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Blood Transfusion and Retinopathy of Prematurity – A Systematic Review And Meta-Analysis

Presented at the Neonatal Society 2014 Spring Meeting.

Asamoah F2,3, Banerjee J1,3, Aladangady N1,3,4, Morris JK2

1 Barts and the London School of Medicine and Dentistry, Queen Mary University of London, UK
2 Wolfson Institute of Preventive Medicine, Barts and the London School of Medicine and Dentistry, Queen Mary University of London, UK
3 Department of Neonatology, Homerton University Hospital NHS Foundation Trust, London, UK
4 Department of Paediatrics, SDM College of Medical Sciences & Hospital, Dharwad, India

Background: Retinopathy of Prematurity (ROP) is an important cause of visual impairment and blindness globally in children (1). Premature infants frequently receive blood transfusions (2), which have been reported as a risk factor for ROP (3). Objective: To determine the association between blood transfusion and the development of ROP in preterm infants ≤ 32 weeks gestational age or <1500 grams birthweight.

Methods: Data Sources: MEDLINE, EMBASE, Cochrane Register of Controlled Trials, CINAHL, LILACS, Web of Knowledge, clinicaltrial.gov and Open SIGLE were searched for relevant studies. Study Selection Criteria: Cohort and case-control studies published from year 2000 that assessed the effect of blood transfusion on ROP development for infants born at <1500 grams or ≤32 weeks of gestational age. From 816 articles screened, 363 were selected for further assessment. Nine studies met the final selection criteria. Four reviewers independently assessed the study eligibility. Data Extraction and Analysis: The outcome measure was ‘all stages of ROP’ based on the International classification of ROP. A random effects meta-analysis model was used to obtain the pooled odds ratio and the heterogeneity of the studies was assessed using the I2 statistic.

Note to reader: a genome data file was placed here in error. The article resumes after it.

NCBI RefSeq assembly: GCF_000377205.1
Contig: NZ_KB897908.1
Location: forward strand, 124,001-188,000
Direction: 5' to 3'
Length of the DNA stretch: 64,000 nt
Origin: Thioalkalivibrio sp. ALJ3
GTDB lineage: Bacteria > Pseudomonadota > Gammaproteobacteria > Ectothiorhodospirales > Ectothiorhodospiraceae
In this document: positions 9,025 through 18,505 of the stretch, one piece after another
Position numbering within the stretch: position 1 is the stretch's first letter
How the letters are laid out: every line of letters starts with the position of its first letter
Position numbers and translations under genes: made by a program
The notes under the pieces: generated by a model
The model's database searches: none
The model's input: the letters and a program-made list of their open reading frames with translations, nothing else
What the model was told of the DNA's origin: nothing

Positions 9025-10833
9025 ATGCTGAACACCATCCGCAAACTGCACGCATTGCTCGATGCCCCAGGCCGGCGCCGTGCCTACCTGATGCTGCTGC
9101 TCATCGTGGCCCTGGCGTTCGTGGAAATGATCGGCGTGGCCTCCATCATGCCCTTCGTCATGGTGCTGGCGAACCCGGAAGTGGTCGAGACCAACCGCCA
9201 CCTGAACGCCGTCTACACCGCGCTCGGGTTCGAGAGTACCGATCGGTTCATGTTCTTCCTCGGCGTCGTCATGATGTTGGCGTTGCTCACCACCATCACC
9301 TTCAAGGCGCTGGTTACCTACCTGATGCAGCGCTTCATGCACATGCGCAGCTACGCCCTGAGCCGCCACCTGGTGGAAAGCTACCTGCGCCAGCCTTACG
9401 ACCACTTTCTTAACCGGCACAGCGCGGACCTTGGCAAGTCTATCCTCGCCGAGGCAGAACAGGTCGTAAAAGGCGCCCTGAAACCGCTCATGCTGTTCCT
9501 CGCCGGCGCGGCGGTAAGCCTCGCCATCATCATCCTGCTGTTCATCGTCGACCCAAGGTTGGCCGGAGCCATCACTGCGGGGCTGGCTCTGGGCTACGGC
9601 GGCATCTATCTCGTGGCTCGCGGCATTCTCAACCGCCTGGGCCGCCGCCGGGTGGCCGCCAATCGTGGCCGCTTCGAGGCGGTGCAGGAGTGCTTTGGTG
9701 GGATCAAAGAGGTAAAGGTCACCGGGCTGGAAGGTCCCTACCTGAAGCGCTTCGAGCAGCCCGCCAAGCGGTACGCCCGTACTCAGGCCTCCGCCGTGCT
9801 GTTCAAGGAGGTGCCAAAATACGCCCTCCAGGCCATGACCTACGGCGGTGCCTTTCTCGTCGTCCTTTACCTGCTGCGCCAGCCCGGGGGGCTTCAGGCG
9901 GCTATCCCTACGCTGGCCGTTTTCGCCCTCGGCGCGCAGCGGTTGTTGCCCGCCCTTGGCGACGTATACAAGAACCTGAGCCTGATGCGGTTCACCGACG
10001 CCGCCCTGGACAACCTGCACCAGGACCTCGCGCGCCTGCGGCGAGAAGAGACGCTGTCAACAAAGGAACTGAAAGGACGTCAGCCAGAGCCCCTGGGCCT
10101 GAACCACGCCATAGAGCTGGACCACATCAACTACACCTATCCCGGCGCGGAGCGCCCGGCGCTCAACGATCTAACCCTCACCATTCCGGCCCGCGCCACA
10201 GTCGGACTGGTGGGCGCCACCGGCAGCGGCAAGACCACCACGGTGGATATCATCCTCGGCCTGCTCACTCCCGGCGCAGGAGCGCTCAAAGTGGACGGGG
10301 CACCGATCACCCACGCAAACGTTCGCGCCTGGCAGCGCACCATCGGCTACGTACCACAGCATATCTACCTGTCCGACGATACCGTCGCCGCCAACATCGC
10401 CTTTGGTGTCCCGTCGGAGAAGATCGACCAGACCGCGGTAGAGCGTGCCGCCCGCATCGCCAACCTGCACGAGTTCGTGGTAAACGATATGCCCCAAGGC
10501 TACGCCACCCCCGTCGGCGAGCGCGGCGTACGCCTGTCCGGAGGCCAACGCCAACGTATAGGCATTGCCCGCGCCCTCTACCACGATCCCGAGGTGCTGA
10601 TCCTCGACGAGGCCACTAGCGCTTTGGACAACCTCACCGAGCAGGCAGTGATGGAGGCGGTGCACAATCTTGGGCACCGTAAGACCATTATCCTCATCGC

Results: The median gestational age was 30 weeks and birth weight 1228 grams in the 2,106 preterm infants in the nine studies. Blood transfusion was associated with the development of ROP; unadjusted odds ratio (OR) = 3.05 (95% CI 2.16 to 4.32). However there was significant heterogeneity between these studies I2 = 54.8% p=0.02. Three of these studies also reported adjusted ORs; the unadjusted pooled OR = 2.59 (95% CI 1.35 to 4.98) and the pooled OR adjusted for birth weight, gestational age and other factors= 1.18 (95% CI 0.96 to 1.33), I2 = 8.8%.

Conclusion: Blood transfusion was associated with the development of ROP in preterm infants. However once other factors such as gestational age and birth weight were adjusted for, the association between blood transfusion and ROP development was considerably weaker. This study highlights the need for more studies to adjust for potential confounding factors.

Corresponding author: f.k.asamoah@qmul.ac.uk

1. Gilbert C. Changing challenges in the control of blindness in children. Eye (Lond) 2007; 21: 1338 – 43
2. Maier RF. Et al. Changing practices of red blood cell transfusions in infants with birth weights less than 1000 g. J Pediatr 2000;13
6:220-4. 3. Dani C. et al. The role of blood transfusions and iron intake on retinopathy of prematurity. Early Human Development 62 (2001) 57–63

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